For nearly two years now, I have continued on an unending path of “doing too much” that I can never feel rested. Throwing out the perpetual conversation of the lifestyle of a teacher during the school year—which I will not go into here—summers are where I normally get my rest and relaxation. However, this past summer I remained busy working summer school and other administrative responsibilities for my school. The end result was coming into a new school year unrested and feeling rundown already in September. That was a horrible idea.
This past Fall, I would spend most weekdays working late and not getting home until 6:30pm or later (especially nights that I had Grad School), which was made more tiring when I injured my knee and required surgery in October. The next couple of months were filled with painful rehab in the evenings and soreness during the workday. By January, I was excited that the swelling and soreness mostly subsided and rehab dwindled to a small workout or two a week. Finally, I could put a disastrous Fall behind me.
Something you should know about me—I have always dreamed of one day being a professor. And I lived this dream when within a span of 72 hours, I learned of an opening for an evening course, applied to it, and was hired. Unfortunately, I was hired the day the semester began (Friday), and my first class was Monday. I had the weekend to create my course, write out a syllabus, and plan my first two lessons. My wife questioned whether it was a smart move to add this onto an already busy schedule, but I planned it out; each night I would plan for the next day’s classes (whether it be my high school classes, college class, or my Grad School class’s homework).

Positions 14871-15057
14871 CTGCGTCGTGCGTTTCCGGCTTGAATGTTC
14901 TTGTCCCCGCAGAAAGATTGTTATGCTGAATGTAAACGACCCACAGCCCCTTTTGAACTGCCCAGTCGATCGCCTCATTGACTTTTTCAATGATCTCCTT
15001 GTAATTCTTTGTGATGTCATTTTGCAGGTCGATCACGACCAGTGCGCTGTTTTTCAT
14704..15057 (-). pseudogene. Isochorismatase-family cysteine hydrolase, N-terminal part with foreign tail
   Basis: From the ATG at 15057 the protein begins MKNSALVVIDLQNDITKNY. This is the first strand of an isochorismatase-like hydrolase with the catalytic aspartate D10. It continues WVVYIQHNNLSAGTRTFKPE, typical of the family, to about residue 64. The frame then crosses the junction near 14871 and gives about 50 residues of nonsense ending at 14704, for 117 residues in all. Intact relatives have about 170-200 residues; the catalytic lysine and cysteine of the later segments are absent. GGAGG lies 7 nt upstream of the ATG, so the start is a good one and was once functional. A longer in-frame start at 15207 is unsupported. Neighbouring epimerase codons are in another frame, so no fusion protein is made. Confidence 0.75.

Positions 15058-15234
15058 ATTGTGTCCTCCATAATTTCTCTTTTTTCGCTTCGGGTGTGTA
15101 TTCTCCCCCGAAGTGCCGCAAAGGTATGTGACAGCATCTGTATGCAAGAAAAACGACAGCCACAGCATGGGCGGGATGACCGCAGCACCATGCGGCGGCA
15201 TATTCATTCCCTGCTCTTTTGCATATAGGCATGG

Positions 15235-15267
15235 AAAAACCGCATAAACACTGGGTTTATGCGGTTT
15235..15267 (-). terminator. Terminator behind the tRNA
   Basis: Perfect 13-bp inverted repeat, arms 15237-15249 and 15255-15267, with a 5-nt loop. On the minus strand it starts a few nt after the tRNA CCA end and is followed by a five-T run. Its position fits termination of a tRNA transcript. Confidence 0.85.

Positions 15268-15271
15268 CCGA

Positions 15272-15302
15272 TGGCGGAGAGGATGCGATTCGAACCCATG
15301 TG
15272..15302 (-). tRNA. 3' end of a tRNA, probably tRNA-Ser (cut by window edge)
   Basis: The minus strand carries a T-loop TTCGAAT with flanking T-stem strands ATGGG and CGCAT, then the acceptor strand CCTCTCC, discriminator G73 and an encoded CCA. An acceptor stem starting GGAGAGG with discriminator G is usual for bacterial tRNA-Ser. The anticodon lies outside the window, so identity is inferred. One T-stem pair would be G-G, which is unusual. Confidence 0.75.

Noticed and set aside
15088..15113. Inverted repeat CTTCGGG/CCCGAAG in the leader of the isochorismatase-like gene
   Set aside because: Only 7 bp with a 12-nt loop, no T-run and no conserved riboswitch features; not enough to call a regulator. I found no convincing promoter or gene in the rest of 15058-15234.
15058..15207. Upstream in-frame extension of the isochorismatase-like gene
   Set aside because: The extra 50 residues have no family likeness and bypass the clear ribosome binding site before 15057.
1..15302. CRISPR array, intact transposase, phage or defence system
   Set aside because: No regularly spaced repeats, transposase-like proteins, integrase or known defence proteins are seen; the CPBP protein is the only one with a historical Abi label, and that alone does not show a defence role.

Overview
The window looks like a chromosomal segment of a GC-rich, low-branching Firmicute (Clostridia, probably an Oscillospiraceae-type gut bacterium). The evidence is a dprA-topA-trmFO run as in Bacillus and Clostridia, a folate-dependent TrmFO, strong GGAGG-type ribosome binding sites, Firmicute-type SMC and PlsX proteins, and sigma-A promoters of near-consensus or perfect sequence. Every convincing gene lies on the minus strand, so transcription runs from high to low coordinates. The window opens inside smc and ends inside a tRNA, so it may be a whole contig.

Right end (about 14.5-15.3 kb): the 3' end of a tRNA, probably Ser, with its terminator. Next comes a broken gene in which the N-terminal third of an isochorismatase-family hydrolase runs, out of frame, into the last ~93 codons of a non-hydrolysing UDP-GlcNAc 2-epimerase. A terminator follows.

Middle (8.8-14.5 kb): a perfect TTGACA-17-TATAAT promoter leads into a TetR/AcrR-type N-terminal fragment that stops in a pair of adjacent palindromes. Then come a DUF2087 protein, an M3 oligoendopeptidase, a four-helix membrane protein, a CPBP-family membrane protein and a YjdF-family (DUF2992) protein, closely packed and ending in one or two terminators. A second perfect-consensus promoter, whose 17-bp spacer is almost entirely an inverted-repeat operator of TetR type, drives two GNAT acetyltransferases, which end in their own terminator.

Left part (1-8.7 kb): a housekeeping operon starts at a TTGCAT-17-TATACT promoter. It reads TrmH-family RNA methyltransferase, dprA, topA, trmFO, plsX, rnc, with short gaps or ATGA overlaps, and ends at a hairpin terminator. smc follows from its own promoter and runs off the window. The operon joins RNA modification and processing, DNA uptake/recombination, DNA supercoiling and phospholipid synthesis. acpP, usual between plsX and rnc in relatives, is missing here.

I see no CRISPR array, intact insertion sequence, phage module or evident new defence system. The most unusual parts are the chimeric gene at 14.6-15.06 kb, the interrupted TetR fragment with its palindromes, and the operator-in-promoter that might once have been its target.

The short version, I never had a free moment to myself without thinking about everything I had to get done. Lessons were planned the night before, grading piled up for the weekends, I was completing my own homework minutes before it was due. Ultimately, I had finally found my breaking point. I couldn’t do it. I thought I could balance it out and achieve success, but the truth was that I ended up giving only 75% to everything. Instead of enjoying the achievement of a life’s dream, I dreaded every class I had to teach and regretted my choice to take ANOTHER task on. I would wake up to the dream that summer could not come soon enough.
Now, it’s on the horizon. My college course is done, Grad School is on summer break, and I’m in the last full week of high school classes and my seniors gaze into their coming graduations. And would you believe it, I have spent the past two weekends lying on my couch and watching seasons of “The Office” (more than I would like to admit). I have meditated and searched my soul and discovered that I miss having time to myself—no surprise. I have also discovered that I don’t like spending a lot of time watching TV—that was a surprise! All these months of dreaming for the day I could be a lazy bum sitting on a couch and watching TV, and what I came to realize was that I like to be busy. I just prefer being busy with hobbies. Now, my wife looks at me like I’m a little bit crazy because I’m looking at acoustic guitars on Amazon and asking her if she wants to learn Sign Language with me.